In Buckley, the Supreme Court stated:

33

[E]xpenditure limitations operate in an area of the most fundamental First Amendment activities. Discussion of public issues and debate on the qualifications of candidates are integral to the operation of the system of government established by our Constitution. The First Amendment affords the broadest protection to such political expression in order 'to assure [the] unfettered interchange of ideas for the bringing about of political and social changes desired by the people.'

34

Id. at 14, 96 S.Ct. 612 (quoting Roth v. United States, 354 U.S. 476, 77 S.Ct. 1304, 1308, 1 L.Ed.2d 1498 (1957)). "It is with these principles in mind that we consider the primary contentions of the parties with respect to the [Canon's] limitations upon the ... spending of money in [any] campaign." Id., 96 S.Ct. at 633.

35

Review of the constitutionality of spending limits in Buckley was not based upon the line of reasoning that such limitations should apply only to federal political campaigns. Rather, the constitutionality of such limitations was based upon the reasoning that any expenditure limitation--irrespective of the kind of election involved (state, federal, judicial, non-judicial, civil penalties, criminal penalties, etc.), "[i]n a republic where the people are sovereign, [and] the ability of the citizenry to make informed choices among candidates for office is essential," must be narrowly tailored and serve a compelling government interest in order to infringe upon a "most fundamental First Amendment activity." Id.

36

This intention is evident from the numerous court decisions that have been rendered since the issuance of Buckley. See Austin v. Michigan Chamber of Commerce, 494 U.S. 652, 657, 110 S.Ct. 1391, 1396, 108 L.Ed.2d 652 (1990) ("To determine whether Michigan's restriction on corporate political expenditures may constitutionally be applied to the Chamber, we must ascertain whether it burdens the exercise of political speech and, if it does, whether it is narrowly tailored to serve a compelling state interest."); First National Bank of Boston v. Bellotti, 435 U.S. 765, 786, 98 S.Ct. 1407, 1420-21, 55 L.Ed.2d 707 (1978) (Constitutionality of a restriction by Massachusetts on corporate expenditures depends on surviving exacting scrutiny.); Shrink Missouri Government PAC, v. Maupin, 71 F.3d 1422, 1425 (8th Cir.1995) (Missouri's Senate Bill imposing direct and substantial restraints on the quantity of speech in state electoral campaign at the core of First Amendment freedoms must be strictly scrutinized.); Kruse v. Cincinnati, 142 F.3d at 912 (There is no support for the contention that states have more latitude than the federal government in regulating the First Amendment expression of its citizens; hence, Cincinnati's City Ordinance placing a cap on a City Council candidate's campaign expenditures requires strict scrutiny review. Court rejects less rigorous standard proffered by defendants.).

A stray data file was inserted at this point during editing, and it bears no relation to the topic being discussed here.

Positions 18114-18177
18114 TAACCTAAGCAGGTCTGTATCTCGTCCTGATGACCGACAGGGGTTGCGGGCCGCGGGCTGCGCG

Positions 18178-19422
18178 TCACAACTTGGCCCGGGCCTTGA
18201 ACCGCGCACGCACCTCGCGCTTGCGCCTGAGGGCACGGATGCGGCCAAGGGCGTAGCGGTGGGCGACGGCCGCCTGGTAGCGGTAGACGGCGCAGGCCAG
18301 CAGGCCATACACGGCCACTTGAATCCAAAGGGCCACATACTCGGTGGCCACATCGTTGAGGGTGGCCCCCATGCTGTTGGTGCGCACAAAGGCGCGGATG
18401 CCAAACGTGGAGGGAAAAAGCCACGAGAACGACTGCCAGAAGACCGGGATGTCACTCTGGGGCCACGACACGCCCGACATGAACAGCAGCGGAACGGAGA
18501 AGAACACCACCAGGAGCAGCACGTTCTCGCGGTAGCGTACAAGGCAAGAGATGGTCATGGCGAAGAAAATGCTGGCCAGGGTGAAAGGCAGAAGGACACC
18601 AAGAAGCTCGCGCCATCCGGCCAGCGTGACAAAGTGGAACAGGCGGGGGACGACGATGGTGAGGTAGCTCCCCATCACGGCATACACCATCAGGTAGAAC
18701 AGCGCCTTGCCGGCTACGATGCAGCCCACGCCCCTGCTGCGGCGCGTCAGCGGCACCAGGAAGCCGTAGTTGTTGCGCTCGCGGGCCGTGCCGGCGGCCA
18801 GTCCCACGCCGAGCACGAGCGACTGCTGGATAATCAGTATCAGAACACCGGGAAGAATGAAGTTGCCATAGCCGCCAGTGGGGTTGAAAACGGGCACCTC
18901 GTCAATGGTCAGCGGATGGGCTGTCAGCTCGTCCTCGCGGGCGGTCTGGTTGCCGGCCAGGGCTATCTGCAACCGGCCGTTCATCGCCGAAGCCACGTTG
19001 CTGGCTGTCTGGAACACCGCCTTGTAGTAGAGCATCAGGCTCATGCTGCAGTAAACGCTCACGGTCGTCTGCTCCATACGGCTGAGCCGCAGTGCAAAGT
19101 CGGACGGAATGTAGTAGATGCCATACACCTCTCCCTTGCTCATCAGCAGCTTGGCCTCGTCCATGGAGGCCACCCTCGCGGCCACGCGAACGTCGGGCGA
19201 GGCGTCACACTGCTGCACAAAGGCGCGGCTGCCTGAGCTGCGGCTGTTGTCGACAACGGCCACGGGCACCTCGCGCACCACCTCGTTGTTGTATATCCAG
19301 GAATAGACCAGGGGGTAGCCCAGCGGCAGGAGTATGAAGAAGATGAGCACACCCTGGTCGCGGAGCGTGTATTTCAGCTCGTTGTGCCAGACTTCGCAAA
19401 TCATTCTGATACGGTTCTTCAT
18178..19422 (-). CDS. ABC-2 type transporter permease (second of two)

37

Although Defendants cite several cases to support their argument that there is a distinct difference between judicial officers and political officers, this Court finds that an election candidate does not forego his or her First Amendment rights simply because he or she decides to seek a judicial office, rather than a non-judicial one.

38

Further, to the extent Defendants have attempted to raise the argument that Buckley was not intended to apply to state elected judicial officers because federal judges are appointed, not elected, such an attempt misses the mark.

39

While it is true that the issue in Buckley involved federal campaign legislation, that fact simply illustrates that Congress, in enacting the legislation, did not intend for the legislation to apply to state elections. There is not the slightest indicia, however, that the Supreme Court, in its ruling, sought only to protect the First Amendment rights of just federal election candidates. To the contrary, the Supreme Court has already determined that states have no greater power to restrain an individual's freedoms protected by the First Amendment than does the Congress of the United States. Wallace v. Jaffree, 472 U.S. 38, 48-49, 105 S.Ct. 2479, 2485, 86 L.Ed.2d 29 (1985).

40

Given the fundamental nature of the right involved, this Court is of the opinion that the language of Buckley and its progeny have necessarily determined, irrespective of the kind of position sought, that any spending restriction in any electoral campaign process is an infringement on a candidate's First Amendment rights, and is subject to "exacting scrutiny." Buckley, 424 U.S. at 44-45, 96 S.Ct. 612. The guarantees of the First Amendment are not shaped and reshaped simply because a litigant wishes to distinguish one type of election from another. Neither the First Amendment, nor Buckley can be read so narrowly.

41

Further, this is not merely a time, place and manner restriction as Defendants assert. Defendants attempt to argue that because some courts have upheld content-based restrictions against judicial candidates that would have otherwise been held unconstitutional if applied to non-judicial candidates, it should also be able to regulate the "manner" of how or when judicial candidates may speak. See, e.g., Stretton v. Disciplinary Bd. of Supreme Ct. of Pennsylvania, 944 F.2d 137, 144, 146 (3rd Cir.1991) (upholding rules restricting candidates from personally soliciting campaign contributions and banning candidates from advertising their views on legal or political issues); Haffey v. Taft, 803 F.Supp. 121, 125-26 (S.D.Ohio 1992) (upholding rule that prohibits judicial candidates from identifying their party affiliation on the ballot).